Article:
What would you say is the hardest decision you’ve had to make throughout your career?
Professionally, I take my work seriously, although I try not to take myself too seriously. So I find it difficult when deciding to leave an organisation as you do leave behind relationships and bonds formed over many years.

What are your weaknesses or fears? Does being open about such things disempower a person?
I hate snakes! But that aside, I’ve long shed my ego, so I’m not scared to go into a room and say I have no idea what you’re talking about. And even if I’m the most senior person in the room, I think it’s better to do that than to pretend you know, and by the end of the meeting you make the wrong decision because you don’t know. So, I believe it’s always important to know what you don’t know; that’s very powerful and it can help you. When you go into a room or a meeting or a situation, you should know what you know and what you don’t know. Ignoring what you don’t know could have dire consequences and lead to wrong decisions being made. Being able to face up to the fact that you don’t know, admitting it and saying, “This is what I don’t know, help me” is not a weakness although it may be perceived as such, because you’d be telling your juniors that they know a lot more than you do. But if it’s true, then they do! I’m not afraid of going into a tech lab and telling my tech colleagues who are in their 20s that I need help. They’ll roll their eyes but that’s fine. Learning allows you to face up to the unknown.

My son and daughter teach me a lot. They were the ones who taught me how to use Instagram and Twitter, and when I finally do post something on Facebook they make such a big deal of it. I just face up to their laughing at me constantly. When I’m at home, they tell me, “You’re not at DBS anymore! Stop giving instructions.” And they laugh at me. There’s really nothing like your kids to keep you on the straight and narrow, tell you off and bring you back down to earth.

Who is the most inspiring woman in your life?
My mum. For her, it was never an issue of balancing children and work. She was always very career oriented and that was how my sister (Tan Sulian, Senior Director at Savills Singapore) and I were brought up. It never crossed our minds not to have a career. It was normal because we grew up in that environment. My mum has made many sacrifices for the family, which is really tough to do. She runs my house and without her I cannot survive. She’s the boss of my support network.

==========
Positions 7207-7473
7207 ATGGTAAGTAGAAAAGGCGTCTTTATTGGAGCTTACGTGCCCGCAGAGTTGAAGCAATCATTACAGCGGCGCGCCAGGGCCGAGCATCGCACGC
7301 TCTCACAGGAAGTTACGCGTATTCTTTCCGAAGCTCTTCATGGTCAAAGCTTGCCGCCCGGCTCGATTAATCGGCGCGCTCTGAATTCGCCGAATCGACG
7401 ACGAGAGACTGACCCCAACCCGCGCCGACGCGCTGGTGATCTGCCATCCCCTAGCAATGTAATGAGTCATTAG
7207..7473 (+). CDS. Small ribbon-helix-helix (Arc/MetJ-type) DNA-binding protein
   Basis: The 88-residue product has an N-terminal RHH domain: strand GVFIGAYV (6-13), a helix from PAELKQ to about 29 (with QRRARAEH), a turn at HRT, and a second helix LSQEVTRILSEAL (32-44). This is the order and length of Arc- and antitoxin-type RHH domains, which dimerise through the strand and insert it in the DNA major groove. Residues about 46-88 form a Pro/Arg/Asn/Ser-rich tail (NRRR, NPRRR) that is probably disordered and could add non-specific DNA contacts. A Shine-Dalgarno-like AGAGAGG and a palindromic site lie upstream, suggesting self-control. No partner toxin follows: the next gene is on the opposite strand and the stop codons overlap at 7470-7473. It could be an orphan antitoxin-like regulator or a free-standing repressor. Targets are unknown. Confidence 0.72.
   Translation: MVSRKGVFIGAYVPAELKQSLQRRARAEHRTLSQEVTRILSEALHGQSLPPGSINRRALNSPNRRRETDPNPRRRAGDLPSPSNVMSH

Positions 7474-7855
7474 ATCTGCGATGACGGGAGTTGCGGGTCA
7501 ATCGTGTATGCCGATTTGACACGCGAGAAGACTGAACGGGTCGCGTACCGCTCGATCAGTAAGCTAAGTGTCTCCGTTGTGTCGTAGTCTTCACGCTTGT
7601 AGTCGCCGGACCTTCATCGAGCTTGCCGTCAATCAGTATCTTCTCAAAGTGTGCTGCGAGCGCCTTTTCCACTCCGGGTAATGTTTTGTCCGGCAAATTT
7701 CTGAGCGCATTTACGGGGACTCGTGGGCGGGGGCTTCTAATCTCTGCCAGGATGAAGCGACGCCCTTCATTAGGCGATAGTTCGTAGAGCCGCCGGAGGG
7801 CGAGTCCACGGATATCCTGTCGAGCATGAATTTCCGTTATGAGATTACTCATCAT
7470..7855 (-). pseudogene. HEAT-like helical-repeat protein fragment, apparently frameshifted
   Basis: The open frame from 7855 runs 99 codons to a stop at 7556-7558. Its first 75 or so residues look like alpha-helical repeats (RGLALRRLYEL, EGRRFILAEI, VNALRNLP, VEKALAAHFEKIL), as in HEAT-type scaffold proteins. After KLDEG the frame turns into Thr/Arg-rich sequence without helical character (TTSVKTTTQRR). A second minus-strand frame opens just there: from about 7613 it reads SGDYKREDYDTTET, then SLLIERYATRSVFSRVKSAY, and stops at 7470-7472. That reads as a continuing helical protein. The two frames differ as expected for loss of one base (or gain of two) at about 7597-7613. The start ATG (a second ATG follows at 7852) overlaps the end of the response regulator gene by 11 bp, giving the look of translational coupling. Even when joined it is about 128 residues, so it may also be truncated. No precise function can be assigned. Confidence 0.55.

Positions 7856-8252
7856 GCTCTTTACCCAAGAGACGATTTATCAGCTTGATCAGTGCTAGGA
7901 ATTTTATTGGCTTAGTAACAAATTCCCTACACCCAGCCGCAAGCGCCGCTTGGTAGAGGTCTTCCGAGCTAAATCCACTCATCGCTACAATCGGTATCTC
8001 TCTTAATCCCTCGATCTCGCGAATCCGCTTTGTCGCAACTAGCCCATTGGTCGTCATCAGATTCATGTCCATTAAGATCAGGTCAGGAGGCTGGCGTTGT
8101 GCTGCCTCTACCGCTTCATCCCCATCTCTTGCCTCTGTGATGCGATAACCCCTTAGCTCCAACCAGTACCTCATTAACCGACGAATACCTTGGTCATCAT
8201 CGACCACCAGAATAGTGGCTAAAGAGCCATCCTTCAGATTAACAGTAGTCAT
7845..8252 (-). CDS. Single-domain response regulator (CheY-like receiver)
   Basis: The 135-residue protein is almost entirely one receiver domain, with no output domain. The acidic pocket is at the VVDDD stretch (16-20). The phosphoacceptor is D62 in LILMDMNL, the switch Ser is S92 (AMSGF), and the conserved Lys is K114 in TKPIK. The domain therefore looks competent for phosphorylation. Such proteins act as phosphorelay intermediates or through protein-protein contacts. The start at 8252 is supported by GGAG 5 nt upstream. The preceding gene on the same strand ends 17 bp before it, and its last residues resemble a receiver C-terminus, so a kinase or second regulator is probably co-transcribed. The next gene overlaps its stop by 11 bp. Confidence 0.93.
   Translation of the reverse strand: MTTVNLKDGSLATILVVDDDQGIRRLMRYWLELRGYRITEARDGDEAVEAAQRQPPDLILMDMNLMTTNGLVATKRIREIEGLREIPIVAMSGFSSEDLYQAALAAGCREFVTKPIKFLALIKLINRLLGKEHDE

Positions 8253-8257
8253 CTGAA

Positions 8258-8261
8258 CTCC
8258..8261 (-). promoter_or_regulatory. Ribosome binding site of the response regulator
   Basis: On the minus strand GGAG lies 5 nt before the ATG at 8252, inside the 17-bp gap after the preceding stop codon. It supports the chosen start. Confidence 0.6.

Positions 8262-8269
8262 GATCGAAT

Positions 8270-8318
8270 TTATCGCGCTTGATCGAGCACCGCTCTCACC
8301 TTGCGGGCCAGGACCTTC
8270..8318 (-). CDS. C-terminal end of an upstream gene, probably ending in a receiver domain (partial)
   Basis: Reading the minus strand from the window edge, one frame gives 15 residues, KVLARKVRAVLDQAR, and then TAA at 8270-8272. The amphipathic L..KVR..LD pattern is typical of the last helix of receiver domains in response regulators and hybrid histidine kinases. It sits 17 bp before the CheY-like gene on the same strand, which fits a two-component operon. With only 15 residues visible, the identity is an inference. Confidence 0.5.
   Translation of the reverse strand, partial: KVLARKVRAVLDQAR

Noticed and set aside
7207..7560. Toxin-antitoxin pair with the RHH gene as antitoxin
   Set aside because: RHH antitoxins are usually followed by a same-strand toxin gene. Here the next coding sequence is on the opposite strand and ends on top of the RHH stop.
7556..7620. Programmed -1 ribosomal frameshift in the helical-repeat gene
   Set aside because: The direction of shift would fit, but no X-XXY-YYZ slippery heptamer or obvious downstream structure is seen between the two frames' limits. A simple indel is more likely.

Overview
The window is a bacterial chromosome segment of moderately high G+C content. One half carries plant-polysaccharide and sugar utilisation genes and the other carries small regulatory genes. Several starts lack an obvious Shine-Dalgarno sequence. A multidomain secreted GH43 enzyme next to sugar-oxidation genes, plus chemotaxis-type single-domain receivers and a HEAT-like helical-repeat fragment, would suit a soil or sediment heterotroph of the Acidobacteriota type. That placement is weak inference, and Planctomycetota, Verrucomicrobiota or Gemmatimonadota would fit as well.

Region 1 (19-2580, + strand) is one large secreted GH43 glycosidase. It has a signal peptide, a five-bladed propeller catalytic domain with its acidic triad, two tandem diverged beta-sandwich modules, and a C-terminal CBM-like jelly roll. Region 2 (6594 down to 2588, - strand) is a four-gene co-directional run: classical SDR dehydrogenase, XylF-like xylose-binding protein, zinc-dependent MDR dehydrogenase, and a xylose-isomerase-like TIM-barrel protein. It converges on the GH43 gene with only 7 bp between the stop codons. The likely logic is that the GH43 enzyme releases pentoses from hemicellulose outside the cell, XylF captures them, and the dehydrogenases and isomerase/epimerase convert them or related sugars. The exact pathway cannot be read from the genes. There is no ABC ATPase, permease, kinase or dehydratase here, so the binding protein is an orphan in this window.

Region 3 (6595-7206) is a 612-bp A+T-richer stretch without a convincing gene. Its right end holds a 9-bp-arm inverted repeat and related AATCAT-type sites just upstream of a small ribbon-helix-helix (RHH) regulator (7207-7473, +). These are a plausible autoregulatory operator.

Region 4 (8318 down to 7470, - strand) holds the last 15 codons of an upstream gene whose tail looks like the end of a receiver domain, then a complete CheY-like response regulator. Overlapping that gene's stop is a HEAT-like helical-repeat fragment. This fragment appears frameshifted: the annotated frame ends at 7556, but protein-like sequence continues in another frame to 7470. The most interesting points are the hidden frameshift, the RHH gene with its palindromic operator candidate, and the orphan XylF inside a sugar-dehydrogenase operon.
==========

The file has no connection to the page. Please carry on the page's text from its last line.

The other woman I have tremendous respect for is the late Margaret Thatcher. I think she was so single minded in pursuing what she thought was right.  She became deeply unpopular during England’s conservative years but she didn’t care one bit about popularity. She cared only about doing the right thing. Lee Kuan Yew was the same; he didn’t care about being popular but about doing the right thing always. It’s all about doing what’s right for the country, for the people, your clients or whatever your cause is. I aspire to be like that. 

Having had the opportunity to serve as a Nominated Member of Parliament for 21/2 years was a huge privilege and an eye opener. You really get to understand the political process and how this country works. And I now have tremendous respect for the people in the House who sacrifice their careers and their lives to look after the people, and in the process, put themselves out for scrutiny and often unfair public criticism. If you choose the route of politics, that’s what you face. I have tremendous respect for politicians, male and female, who have taken that path.

Is that something you’d like to go back to some day?
No. I am quite happy serving in a different way. At DBS, we do a lot of social work through our corporate social responsibility programme. A lot of the POSB events that I do over weekends are either centred around helping kids to save more money or going to community centres to help older folks learn to manage their finances. A lot of the work we do at the Consumer Bank is about the community. It’s about reaching out to the community and doing the right things for the community. We often do things that don’t or may not necessarily help us make money but it’s the right thing. It could be helping the foreign workers here get access to banking services or bringing baking services to people who are invalids, older or residents of one-bedroom flats. So I think the culture in the bank is one where the people are actually very kind and nice. And they want to do the right thing. There are a lot of people whom I have great respect for and they have been at DBS for the longest time. They probably could have found other opportunities elsewhere but they’ve stayed here because by working at DBS, they know that they can make a far bigger impact on the community.

Apart from your role at DBS, you support charities, advise educational institutions and give leadership talks like one organised by the FWA earlier this year. Why is this important to you?